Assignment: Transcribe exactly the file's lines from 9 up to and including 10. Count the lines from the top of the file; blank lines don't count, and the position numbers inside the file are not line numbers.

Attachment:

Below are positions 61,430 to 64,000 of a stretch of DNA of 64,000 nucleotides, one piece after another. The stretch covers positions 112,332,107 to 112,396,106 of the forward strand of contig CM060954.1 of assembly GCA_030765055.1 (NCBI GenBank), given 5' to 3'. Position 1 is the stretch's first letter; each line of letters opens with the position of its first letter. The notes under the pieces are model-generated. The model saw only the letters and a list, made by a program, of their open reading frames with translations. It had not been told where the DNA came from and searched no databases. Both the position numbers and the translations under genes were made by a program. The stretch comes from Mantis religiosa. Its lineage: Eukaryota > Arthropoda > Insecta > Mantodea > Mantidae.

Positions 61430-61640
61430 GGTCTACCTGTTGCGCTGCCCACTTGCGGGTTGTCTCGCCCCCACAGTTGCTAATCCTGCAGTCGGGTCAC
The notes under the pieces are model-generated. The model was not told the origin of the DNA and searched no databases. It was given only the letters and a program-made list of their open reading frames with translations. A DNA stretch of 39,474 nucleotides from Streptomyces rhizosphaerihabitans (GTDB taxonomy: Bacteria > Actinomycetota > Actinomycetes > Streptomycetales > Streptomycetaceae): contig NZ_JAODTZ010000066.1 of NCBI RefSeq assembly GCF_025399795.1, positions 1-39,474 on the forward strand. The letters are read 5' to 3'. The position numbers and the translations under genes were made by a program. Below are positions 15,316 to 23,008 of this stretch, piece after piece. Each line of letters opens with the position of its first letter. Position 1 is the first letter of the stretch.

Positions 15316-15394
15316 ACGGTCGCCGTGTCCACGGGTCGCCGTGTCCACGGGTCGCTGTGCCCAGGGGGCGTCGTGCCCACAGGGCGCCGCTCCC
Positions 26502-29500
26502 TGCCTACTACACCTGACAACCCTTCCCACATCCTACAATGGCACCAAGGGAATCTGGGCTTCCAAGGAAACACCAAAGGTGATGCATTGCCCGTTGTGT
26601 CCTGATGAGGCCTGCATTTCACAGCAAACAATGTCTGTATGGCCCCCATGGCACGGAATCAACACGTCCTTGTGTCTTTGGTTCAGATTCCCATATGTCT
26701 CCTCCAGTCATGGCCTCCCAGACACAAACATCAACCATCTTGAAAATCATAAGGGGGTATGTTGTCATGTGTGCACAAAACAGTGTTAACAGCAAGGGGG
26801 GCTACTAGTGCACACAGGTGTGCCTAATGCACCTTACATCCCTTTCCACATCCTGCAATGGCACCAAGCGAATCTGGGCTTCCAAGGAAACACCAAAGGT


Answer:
26601 CCTGATGAGGCCTGCATTTCACAGCAAACAATGTCTGTATGGCCCCCATGGCACGGAATCAACACGTCCTTGTGTCTTTGGTTCAGATTCCCATATGTCT
26701 CCTCCAGTCATGGCCTCCCAGACACAAACATCAACCATCTTGAAAATCATAAGGGGGTATGTTGTCATGTGTGCACAAAACAGTGTTAACAGCAAGGGGG